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Autism and Gut bacteria connection suspected to be real

John Rodakis and parents of other autistic children are aware of the challenges their children goes through. The symptoms of children are not hidden and include lack of energy, delay in giving speech and their restriction to stick one routine.

Rodakis was keeping detailed notes about his son’s improvements, using customized software that tracked 20 different parameters of autism, along with room for him to note qualitative changes. His son’s therapists, unaware of the antibiotic treatments, also remarked on the improvements made by his son.

Rodakis also began to seek further medical research only to be disappointed that no follow-up studies had been conducted based on Ellen Bolte’s findings. However, he refused to give up and his search led him to Dr. Richard Drye, the head of the Autism Research Program at Arkansas Children’s Hospital Research Institute.

“Careful parental observations can be crucial,” Dr. Frye says. “In science we take these observations, put them through the scientific method, and see what we find. This is what can lead to ground-breaking scientific discoveries and breakthroughs in the field.” Together, they gathered researchers from around the world for the “First International Symposium on the Microbiome in Health and Disease with a Special Focus on Autism,” held last June.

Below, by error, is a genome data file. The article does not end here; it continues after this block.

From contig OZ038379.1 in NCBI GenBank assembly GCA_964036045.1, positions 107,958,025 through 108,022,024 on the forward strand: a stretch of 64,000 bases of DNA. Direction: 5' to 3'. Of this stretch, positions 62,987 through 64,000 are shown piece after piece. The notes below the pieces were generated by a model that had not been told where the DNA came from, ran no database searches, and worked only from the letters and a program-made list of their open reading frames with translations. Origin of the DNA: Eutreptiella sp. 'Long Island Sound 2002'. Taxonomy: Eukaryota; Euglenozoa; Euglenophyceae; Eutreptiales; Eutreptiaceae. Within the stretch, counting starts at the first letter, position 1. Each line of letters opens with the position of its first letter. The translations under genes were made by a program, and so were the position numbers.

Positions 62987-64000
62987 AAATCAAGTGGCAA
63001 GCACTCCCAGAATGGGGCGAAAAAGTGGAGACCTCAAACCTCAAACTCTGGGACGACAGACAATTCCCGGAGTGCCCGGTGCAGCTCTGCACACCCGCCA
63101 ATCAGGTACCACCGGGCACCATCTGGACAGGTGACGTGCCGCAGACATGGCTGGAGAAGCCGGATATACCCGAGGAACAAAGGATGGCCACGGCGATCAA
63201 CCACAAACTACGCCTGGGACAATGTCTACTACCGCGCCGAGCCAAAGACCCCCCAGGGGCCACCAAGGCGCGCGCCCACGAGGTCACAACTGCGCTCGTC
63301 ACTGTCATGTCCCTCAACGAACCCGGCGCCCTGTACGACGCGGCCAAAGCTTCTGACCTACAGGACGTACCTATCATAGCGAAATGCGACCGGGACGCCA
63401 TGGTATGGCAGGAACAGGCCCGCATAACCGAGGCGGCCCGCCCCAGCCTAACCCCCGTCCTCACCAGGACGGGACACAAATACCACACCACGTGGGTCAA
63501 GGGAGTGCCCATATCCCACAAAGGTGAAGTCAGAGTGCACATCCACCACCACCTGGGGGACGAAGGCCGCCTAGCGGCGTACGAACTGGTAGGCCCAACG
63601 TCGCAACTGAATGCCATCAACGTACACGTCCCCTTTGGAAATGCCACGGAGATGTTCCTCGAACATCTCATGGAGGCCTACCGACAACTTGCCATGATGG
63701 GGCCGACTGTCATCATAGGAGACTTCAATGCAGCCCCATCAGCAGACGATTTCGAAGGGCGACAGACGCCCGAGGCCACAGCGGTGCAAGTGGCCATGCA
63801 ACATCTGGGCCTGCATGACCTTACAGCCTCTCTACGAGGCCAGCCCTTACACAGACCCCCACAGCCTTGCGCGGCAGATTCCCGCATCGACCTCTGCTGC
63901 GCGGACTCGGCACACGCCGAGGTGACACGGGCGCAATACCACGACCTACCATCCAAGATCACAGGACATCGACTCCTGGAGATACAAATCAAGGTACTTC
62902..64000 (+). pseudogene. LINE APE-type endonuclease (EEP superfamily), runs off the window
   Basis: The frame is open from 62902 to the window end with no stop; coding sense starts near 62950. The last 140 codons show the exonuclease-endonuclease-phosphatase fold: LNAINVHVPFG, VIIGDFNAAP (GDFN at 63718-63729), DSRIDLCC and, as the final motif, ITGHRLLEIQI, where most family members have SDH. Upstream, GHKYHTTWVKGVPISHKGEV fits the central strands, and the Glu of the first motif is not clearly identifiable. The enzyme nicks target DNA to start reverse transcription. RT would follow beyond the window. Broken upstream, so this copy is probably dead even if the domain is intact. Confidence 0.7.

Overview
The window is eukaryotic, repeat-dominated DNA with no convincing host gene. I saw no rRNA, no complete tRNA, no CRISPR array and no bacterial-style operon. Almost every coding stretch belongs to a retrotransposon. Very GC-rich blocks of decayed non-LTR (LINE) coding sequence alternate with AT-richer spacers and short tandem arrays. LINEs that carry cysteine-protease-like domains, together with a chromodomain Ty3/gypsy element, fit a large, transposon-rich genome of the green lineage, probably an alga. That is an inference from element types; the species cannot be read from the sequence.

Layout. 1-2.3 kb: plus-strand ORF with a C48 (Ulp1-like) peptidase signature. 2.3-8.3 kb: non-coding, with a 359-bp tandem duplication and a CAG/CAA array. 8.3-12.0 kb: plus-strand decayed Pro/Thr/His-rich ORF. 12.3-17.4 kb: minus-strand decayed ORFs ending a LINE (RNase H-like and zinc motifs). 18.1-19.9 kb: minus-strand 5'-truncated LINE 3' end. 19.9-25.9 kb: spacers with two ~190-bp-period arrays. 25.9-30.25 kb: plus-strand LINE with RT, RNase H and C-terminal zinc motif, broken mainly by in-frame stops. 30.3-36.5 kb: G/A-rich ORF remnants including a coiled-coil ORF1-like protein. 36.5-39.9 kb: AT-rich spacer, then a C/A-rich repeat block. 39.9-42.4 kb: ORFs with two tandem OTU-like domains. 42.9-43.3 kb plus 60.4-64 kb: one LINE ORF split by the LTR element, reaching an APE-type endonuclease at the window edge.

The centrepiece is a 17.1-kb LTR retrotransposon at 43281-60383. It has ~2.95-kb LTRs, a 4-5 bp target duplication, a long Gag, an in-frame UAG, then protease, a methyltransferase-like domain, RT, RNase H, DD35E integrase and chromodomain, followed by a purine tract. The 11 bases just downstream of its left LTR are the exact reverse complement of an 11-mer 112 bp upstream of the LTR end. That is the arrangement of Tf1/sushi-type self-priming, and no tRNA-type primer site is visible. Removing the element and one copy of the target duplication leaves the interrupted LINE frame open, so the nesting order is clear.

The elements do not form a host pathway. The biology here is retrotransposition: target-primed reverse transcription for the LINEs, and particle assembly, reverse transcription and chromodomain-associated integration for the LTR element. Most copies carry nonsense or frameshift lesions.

Breakthrough of possible microbial link to autism is monumental but only represents one piece of a much larger puzzle. It would be unwise, for example, to keep children on antibiotic treatments indefinitely because of their effect on microbiome balance and its potential contribution to bacteria resistance. But, this latest breakthrough demonstrates that autism is a disorder that should be tackled by a host of fields from immunology to microbiology to neurology.

“At the time of his diagnosis, we had been led to believe that our son’s autism was a hard-wired neurological condition from which he would not emerge, but during the fall and winter of 2012 and subsequent periods since then we have seen our son with the veil of autism partially lifted” Rodakis says. “I love him unconditionally regardless of his autism or how he is doing on any given day, but because I have seen what is possible, I will endeavor to promote research that benefits all children with autism and to remove all impediments from him becoming the fullest embodiment of who he can be and until it is definitively proven otherwise, I will strive to foster research consistent with the evidence of the microbiome’s involvement in autism.”

About Terry R. Nixon

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